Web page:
There are unused dialogue files in the game which were meant to be part of a cut dream sequence in episode 2. Lee was supposed to have a nightmare, where he was visited by either Doug or Carley, depending on which one died in the first episode. They would chastise Lee for letting them die, and ask him why he feels he has the right to decide who gets to live.
12 Paige Loves Samantha
The Walking Dead video games are released in an episodic fashion. This has drawn criticism from impatient fans, who are eager to play the next part of the story. This has caused Telltale to create short filler games, that tend to be released in the gap between seasons. The most recent one was a series of episodes based around Michonne from The Walking Dead TV show/comic book. This series was praised for its excellent story, but also criticised for its short length and lack of continuity with the other games.
One of the characters you will meet in the Michonne game is a girl named Paige. Throughout the Michonne games, Paige will be friends with a girl named Samantha. According to the developers of the game, Paige actually has romantic feelings for Samantha, making her one of the few gay characters in The Walking Dead. It is never revealed whether Samantha shares her affections.
11 Death By Duck
Clementine managed to avoid most of the things that make a child character annoying in movies. The same cannot be said for Duck, the son of Kenny and Katjaa. In the early parts of the game, he is presented as a dumb kid who needs rescuing from the walkers on several occasions. As time goes on, most players tend to warm to Duck. This is partly due to a scene where he helps Lee investigate the stolen supply situation, and insists that they both pretend to be Batman and Robin. This is all a trick on the part of the developer, however. They make you like Duck, just so they can force you to choose how he dies later on.
It is possible for Duck to kill almost the entire cast of the game. When Lee asks Kenny to stop the train in episode 3, the player needs to say nothing for the entire time. Eventually, Kenny will get frustrated and kick Lee out of the driver's room. When Lee returns to the other carriage, he will find that Duck has turned into a walker. He has killed Ben & Clementine and lunges at Lee, causing a Game Over.
10 The Randy Man
Some video game developers cannot help but include references to themselves in their games. The king of these is Hideo Kojima with the Metal Gear Solid series. He went from subtly including his name throughout the first game, to actually being a character who could be recruited by Big Boss in Metal Gear Solid V. This level of familiarity with the audience is polarising among the fans. Some enjoy fourth-wall breaking easter eggs, whilst others feel that they force the player out of the game world, in exchange for buttering up someone's ego.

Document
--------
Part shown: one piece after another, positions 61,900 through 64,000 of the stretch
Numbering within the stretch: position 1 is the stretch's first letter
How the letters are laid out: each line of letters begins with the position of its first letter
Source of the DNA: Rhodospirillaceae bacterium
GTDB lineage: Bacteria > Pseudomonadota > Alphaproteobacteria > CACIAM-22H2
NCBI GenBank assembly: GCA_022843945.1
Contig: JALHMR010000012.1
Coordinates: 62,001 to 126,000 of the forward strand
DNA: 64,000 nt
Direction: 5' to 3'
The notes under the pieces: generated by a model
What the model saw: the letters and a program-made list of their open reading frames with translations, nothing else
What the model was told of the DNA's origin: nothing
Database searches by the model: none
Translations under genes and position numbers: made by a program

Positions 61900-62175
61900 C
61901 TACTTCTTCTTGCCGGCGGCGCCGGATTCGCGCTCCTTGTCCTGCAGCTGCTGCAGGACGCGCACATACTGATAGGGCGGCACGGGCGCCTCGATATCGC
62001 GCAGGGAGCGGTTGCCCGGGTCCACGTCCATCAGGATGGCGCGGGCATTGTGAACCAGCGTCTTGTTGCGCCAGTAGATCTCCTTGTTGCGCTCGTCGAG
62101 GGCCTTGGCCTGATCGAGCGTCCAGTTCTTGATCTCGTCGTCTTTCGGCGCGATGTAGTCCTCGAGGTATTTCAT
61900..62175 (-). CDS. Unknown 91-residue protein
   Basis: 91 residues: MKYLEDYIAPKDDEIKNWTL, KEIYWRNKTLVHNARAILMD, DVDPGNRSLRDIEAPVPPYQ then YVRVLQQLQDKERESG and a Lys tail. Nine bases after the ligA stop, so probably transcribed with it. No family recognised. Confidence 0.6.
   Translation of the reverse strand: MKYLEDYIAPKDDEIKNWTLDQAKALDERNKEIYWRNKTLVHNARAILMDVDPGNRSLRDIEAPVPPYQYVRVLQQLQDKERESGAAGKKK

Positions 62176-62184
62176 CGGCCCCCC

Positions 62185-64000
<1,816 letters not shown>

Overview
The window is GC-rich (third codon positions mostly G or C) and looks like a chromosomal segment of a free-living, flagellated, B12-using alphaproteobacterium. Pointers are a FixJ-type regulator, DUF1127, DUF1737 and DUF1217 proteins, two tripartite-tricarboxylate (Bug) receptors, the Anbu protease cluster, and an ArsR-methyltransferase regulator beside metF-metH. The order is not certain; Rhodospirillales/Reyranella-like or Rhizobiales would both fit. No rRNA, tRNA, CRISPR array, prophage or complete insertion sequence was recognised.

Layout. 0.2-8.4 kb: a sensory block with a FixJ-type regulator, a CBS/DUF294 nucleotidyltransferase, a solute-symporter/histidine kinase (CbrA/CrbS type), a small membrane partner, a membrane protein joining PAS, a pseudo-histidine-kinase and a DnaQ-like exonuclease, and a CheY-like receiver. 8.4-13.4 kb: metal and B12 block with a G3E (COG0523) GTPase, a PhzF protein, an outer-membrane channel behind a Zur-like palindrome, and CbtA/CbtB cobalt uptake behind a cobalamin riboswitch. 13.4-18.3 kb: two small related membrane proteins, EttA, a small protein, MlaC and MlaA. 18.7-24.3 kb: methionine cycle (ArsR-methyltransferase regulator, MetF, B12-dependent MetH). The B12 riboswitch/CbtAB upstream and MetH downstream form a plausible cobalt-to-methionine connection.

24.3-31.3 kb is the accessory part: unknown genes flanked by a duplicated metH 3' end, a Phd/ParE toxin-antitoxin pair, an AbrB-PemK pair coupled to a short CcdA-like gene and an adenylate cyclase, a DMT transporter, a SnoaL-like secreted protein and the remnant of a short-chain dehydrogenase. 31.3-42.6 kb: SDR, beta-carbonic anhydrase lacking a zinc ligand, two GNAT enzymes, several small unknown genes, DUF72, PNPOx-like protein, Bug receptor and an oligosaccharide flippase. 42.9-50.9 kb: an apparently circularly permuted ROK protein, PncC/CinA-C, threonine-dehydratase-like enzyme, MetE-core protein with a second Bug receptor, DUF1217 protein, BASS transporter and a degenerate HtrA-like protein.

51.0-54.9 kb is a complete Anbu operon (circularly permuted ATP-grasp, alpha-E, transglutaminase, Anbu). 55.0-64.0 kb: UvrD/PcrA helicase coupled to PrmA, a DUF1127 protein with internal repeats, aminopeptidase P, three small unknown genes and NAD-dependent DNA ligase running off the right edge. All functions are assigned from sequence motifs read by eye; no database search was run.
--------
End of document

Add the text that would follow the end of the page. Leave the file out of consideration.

In The Walking Dead, there is a hidden reference to Randy Tudor, who is one of the lead programmers at Telltale Games. He is referenced in the final episode of the first season. If you repeatedly talk to Kenny whilst searching the house, then Lee will turn to the camera and talk about Randy Tudor. He mentions what a great guy he is and what an amazing moustache he has.
9 The Return Of Lilly
Lilly is one of the most disliked characters in The Walking Dead video game series. As the leader of the group, her plans make sense and she tries to do what it best for everyone. This is offset by the fact that she acts like a colossal bitch most of the time. Relations begin to crumble when Lee and Kenny are forced to kill Lilly's father before he can die of a heart attack and come back as a walker. She ends up shooting either Doug or Carley, making Lee's difficult choice about who to save in episode 1 totally meaningless.
The developers actually intended for Lilly to return at one point. According to Gavin Hammon (Kenny's voice actor), there was talk of Lilly returning in the final episode of the first season. She was going to show up in Kenny's RV. The extent of her involvement in the story is unknown and it is unlikely that she could have prevented the heartbreaking conclusion to the first season.